In the middle of the night, someone brings Ivan's body home to his wife and his sad-faced, jug-eared son. Through flashbacks, the film discloses the relationships among Ivan and his brother... See full summary »
Realising a dishonest deal has been found out a diamond merchant commits suicide, leaving the gems in question for his wife. Knowing the business from the time before drink largely took ... See full summary »
At the age of 20, Martin leaves his home town and comes to Paris, where he fortunately becomes a model by chance. He meets Alice, his brother's friend, and falls in love with her. They ... See full summary »
Caracas, Venezuela. Just after her engagement with Vittorio, Nelly runs away from him. As he pursued her, she looks for help to Martin, a French middle-aged man she met by accident. He ... See full summary »
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PETITES COUPURES tells the story of Bruno (Daniel Auteuil), a communist newspaper journalist suffering a mid-life crisis. Torn between his wife Gaëlle ('Emmanuel Devos') and his young ... See full summary »
Kristin Scott Thomas,
In the middle of the night, someone brings Ivan's body home to his wife and his sad-faced, jug-eared son. Through flashbacks, the film discloses the relationships among Ivan and his brother Alex, a cop with a cleanliness fetish; siblings Juliette and Jimmy, Ivan's partners in a seedy nightclub; the love triangle of Alex, Juliette, and Marie, a professor of philosophy; and of Alex and his nephew, Ivan's dour, stoic son. Ivan's death changes every relationship. Images of paragliders, sun bathers, and opera suggest an expansive, colorful world outside the constricted lives of these characters. Written by
O ew'ge Nacht, wann wirst du schwinden?
(From the opera "Die Zauberflöte" Act 1, tableau 3 , No. 8)
Written by Wolfgang Amadeus Mozart
Libretto by Emanuel Schikaneder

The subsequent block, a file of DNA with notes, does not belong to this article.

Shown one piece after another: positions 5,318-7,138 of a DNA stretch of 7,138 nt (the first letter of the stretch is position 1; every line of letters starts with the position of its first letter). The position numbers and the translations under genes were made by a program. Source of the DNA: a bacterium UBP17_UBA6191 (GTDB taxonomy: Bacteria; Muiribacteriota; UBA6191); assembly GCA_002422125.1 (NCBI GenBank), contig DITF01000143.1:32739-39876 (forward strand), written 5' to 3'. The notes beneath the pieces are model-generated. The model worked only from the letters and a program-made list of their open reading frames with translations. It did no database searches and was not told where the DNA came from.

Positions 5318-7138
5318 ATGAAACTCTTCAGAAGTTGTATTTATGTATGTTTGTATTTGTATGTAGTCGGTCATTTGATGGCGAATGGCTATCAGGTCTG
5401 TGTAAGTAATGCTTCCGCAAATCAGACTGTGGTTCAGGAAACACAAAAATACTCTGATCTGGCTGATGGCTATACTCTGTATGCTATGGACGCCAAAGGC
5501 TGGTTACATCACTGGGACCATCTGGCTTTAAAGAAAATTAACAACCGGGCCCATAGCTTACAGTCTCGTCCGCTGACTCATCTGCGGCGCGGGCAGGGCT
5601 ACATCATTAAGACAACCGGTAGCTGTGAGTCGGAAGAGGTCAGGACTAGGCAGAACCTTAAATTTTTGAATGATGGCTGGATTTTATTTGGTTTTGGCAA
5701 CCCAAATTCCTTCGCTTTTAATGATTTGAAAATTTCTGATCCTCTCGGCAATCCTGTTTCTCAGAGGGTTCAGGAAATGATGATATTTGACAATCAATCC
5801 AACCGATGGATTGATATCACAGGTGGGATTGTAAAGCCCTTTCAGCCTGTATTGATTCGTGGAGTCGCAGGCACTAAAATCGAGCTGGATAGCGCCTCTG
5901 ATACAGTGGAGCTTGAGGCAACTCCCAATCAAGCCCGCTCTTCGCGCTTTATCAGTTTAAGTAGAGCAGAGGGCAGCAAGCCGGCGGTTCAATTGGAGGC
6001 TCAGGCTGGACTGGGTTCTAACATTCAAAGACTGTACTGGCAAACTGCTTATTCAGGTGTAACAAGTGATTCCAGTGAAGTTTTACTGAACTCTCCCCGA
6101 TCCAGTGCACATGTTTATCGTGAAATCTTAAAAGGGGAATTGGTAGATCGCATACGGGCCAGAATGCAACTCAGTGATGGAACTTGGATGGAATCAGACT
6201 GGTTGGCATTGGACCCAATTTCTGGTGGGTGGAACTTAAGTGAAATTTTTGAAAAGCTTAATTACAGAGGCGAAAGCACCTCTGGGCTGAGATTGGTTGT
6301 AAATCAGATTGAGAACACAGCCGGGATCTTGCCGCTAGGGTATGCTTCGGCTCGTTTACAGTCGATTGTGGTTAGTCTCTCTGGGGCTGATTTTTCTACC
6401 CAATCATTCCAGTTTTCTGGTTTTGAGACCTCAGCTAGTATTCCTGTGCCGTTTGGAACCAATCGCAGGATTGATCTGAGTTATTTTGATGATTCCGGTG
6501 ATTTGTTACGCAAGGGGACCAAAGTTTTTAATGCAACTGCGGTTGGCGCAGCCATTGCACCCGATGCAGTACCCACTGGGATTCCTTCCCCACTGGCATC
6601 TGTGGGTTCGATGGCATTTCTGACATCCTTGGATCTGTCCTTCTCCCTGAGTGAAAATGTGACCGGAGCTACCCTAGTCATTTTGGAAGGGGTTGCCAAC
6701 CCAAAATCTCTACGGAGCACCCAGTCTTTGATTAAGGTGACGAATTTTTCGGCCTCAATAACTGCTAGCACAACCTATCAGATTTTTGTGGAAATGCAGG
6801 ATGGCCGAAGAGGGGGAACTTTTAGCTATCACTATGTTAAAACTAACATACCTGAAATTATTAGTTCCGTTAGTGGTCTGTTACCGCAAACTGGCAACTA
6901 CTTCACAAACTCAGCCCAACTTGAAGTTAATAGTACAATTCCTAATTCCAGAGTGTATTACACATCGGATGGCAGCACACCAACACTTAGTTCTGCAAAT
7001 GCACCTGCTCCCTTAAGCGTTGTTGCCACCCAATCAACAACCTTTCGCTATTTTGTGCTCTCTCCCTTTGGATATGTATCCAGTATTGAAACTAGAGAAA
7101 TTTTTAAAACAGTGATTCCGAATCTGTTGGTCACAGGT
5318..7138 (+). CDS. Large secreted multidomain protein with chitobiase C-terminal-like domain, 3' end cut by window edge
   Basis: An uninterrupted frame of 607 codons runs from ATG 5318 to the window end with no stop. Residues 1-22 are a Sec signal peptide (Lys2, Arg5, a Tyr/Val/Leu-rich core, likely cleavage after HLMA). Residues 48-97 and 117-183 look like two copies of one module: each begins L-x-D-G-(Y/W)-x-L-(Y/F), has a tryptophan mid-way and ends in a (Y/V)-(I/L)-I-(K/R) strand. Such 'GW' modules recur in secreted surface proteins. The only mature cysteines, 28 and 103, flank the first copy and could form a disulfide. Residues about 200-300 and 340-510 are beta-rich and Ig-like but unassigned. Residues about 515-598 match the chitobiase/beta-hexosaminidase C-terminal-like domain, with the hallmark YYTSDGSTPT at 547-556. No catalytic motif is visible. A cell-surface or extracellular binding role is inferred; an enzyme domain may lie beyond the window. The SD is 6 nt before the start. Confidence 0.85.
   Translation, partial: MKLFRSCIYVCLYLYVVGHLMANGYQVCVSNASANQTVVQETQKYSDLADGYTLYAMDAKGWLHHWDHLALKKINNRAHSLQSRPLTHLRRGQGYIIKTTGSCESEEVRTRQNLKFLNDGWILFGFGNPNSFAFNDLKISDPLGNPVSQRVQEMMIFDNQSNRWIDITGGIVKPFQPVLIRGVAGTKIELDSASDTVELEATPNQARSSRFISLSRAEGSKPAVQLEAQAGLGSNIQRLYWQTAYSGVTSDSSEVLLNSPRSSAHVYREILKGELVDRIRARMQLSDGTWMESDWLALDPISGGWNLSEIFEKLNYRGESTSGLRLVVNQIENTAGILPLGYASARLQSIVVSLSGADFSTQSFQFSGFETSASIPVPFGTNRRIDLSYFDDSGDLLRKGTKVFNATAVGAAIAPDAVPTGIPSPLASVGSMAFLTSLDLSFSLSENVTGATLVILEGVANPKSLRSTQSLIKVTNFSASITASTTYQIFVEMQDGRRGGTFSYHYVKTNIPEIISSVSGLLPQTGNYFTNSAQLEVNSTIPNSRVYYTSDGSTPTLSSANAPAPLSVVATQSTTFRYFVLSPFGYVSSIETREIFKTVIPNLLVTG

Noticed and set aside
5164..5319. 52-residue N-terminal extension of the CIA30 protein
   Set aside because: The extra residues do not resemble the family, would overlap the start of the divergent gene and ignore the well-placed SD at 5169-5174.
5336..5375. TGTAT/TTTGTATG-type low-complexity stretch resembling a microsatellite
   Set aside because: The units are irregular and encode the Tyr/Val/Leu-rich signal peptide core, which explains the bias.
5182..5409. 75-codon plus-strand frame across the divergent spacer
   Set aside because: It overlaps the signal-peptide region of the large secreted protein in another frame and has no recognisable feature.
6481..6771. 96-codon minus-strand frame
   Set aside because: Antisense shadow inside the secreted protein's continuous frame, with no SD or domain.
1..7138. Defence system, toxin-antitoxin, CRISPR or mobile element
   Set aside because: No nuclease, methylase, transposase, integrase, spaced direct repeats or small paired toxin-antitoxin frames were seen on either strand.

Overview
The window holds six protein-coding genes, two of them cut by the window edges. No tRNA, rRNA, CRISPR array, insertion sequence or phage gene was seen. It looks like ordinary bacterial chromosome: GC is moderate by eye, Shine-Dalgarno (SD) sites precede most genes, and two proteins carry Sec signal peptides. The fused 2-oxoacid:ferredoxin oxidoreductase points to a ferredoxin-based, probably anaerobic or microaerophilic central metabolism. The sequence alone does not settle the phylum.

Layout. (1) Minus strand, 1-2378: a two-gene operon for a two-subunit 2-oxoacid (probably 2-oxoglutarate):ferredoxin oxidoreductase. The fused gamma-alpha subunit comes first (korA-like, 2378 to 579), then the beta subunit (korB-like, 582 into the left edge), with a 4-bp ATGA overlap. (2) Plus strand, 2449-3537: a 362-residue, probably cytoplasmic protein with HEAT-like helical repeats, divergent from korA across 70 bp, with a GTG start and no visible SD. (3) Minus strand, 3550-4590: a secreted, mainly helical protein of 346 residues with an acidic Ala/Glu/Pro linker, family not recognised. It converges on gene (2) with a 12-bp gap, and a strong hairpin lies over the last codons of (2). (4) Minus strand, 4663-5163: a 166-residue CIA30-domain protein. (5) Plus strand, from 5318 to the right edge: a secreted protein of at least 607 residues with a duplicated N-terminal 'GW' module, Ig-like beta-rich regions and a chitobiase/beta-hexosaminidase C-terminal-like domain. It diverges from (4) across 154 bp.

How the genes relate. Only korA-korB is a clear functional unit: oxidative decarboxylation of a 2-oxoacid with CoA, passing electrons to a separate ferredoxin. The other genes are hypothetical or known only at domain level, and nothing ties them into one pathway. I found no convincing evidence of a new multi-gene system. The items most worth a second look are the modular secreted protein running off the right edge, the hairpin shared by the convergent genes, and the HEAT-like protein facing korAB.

Performed by Uwe Heilmann (Tenor)
Orchester der Wiener Staatsoper (as Wiener Staatsoper Orchestra)
Conducted by Georg Solti (as Sir Georg Solti)
(C)1991 The Decca Record Company Lmited, London
(P)1991 The Decca Record Company Lmited, London
Avec l'aimable autorisation de Decca See more »
I DVR'd this film in spite of a two-star rating from Comcast, because I like Daniel Auteuil and Catherine DeNeuve. How bad could it be? I wasn't disappointed. It begins with a mystery-who killed the father of the cynical little kid? And slowly breaks open the story, revealing the characters as it reveals the criminal enterprise that brought them all together. Most of them-including the little kid-are not family-friendly. This isn't a family film. A cop who hates his brother and is in turn hated by their father, who tells him, face to face, that he would have preferred that the cop had been killed instead. The dead man's son seems to despise his entire family, including his mother, and his uncle, the cop. Who, in turn, doesn't like kids. The cop's girlfriend doesn't like him much, and he really doesn't want to deal with her except for sex. But as others have noted about this film on this forum, the director pulls out just enough unexpected gilded moments to make it enjoyable to watch-like: a middle-aged college professor delivering a 3-minute dissertation on the position of money in western philosophy to a professional car thief during a nighttime ride-as a passenger- through the streets of Lyon. At the car thief's request. That sort of theater of the Absurd approach is one thing I like about French films. They're dependable that way.
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